third night of violence in Guadeloupe as France sends police special forces

POINTE-A-PITRE, Guadeloupe, Nov. 21 (Reuters) – The French overseas area of Guadeloupe was hit by a third night of looting and rioting amid protests against COVID-19 measures, with gunmen fire at police and firefighters, authorities said on Sunday.

Police arrested 38 people if shops were broken into and auto’s set in fire and flame.

Special police forces had to arrive from mainland France to the Caribbean archipelago on Sunday to restore order.

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“This situation cannot be accepted nor tolerated”, government spokesman Gabriel Attal told Europe 1 radio.

In a sign anxiety can spread to others overseas territories in the caribbean, trade called unions for An general strike on the island of Martinique from Monday, French media reported.

The strike message demands an end to mandatory vaccination of health workers and also support To hang out with high fuel prices.

The Prefect of Guadeloupe, Alexandre Rochatte, who represents the French government, said in a statement that armed groups had tried to loot stores in Pointe-a-Pitre, Basse-Terre and Lamentin and battled the police.

Police and firefighters were shot die tried out burns. There has been a break-in in four pharmacies and auto’s set on fire while barricades were erected to prevent security forces from intervening, the prefect added.

Interior Minister Gerald Darmanin said: on Saturday that France would send about 50 members to the area of the GIGN and RAID elite tactical troops of the gendarmerie and the police.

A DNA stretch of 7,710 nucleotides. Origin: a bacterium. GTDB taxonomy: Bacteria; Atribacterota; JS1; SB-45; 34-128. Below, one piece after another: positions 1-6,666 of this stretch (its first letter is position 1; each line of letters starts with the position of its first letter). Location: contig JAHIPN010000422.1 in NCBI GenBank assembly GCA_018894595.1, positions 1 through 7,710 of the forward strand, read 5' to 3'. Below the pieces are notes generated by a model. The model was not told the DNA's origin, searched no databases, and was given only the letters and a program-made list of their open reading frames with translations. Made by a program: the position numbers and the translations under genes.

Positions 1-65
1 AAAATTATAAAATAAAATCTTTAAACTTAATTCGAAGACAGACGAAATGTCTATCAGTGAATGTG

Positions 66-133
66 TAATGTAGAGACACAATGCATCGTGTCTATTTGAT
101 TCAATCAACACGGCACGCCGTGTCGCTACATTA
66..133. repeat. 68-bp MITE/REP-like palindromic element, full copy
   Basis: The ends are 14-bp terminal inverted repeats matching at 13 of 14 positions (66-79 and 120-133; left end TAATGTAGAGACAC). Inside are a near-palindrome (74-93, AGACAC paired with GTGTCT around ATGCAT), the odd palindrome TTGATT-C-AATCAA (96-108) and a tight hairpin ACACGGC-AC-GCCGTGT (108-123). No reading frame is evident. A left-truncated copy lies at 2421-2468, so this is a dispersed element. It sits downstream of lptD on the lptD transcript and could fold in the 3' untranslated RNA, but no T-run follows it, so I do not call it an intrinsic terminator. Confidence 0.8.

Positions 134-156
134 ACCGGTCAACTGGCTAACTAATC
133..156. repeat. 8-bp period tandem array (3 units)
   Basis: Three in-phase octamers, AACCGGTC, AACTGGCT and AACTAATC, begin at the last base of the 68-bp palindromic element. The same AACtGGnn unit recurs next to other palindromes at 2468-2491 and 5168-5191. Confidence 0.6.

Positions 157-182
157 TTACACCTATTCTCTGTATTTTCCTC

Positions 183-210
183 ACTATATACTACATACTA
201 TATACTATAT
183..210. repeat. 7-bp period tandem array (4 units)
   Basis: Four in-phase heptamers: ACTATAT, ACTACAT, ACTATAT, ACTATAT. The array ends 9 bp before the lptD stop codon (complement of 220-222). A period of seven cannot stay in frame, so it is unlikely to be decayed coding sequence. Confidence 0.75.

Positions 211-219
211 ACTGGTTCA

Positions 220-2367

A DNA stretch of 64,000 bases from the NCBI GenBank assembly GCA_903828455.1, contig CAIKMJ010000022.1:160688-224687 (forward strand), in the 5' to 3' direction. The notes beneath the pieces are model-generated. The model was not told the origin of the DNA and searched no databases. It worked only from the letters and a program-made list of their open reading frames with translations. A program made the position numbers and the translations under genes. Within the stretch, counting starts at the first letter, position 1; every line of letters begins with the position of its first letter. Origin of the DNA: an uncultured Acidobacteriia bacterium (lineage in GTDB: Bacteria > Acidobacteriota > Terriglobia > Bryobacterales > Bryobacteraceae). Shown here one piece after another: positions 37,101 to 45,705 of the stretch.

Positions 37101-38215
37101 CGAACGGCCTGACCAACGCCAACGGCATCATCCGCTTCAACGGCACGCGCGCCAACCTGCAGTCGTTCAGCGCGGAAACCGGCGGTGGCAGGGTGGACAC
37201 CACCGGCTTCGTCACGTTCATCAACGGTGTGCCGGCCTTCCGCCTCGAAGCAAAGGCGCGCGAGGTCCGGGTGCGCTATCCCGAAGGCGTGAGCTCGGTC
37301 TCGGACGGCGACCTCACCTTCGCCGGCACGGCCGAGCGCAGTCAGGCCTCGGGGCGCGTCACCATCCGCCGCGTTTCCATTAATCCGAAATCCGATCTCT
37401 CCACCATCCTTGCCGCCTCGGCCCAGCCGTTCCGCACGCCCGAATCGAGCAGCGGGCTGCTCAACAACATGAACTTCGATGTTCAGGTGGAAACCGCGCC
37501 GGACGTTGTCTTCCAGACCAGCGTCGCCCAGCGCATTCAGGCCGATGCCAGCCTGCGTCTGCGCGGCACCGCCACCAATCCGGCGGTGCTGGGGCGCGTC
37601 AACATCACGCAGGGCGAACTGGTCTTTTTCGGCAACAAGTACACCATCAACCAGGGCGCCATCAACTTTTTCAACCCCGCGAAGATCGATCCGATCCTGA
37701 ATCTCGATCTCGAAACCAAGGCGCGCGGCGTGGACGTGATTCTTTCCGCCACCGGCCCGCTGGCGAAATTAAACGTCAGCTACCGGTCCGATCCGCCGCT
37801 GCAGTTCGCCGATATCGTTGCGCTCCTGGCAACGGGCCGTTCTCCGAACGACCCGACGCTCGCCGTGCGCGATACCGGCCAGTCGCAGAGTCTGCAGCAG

Prime Minister Jean Castex is also due to meeting on Monday in Paris with Guadeloupe officials to discuss the situation.

Rochette on Friday had imposed a curfew from 6pm to 5am after five days of civil unrest involving barricades in were on fire in the streets and firemen and doctors walked out on strike.

labor unions in Guadeloupe started an indefinite strike last Monday to protest against mandatory vaccination of health workers against COVID-19 and health pass requirements.

Guadeloupe and Martinique have a deep-rooted history of hesitation over vaccines amid mistrust of the Paris government.

Data from the Ministry of Health show that so far 38% of the population had received first COVID admission in Martinique and 36% in Guadeloupe, compared with 77% of the French population.

In August de Paris government was forced to call on doctors and nurses from metropolitan France to volunteer in Guadeloupe and Martinique, like a wave of infections flooded hospitals.

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Reporting by Dominique Vidalon; Additional reporting by Richard Lough, editing by Angus MacSwan and Daniel Wallis

Our standards: The Thomson Reuters Trust Principles.

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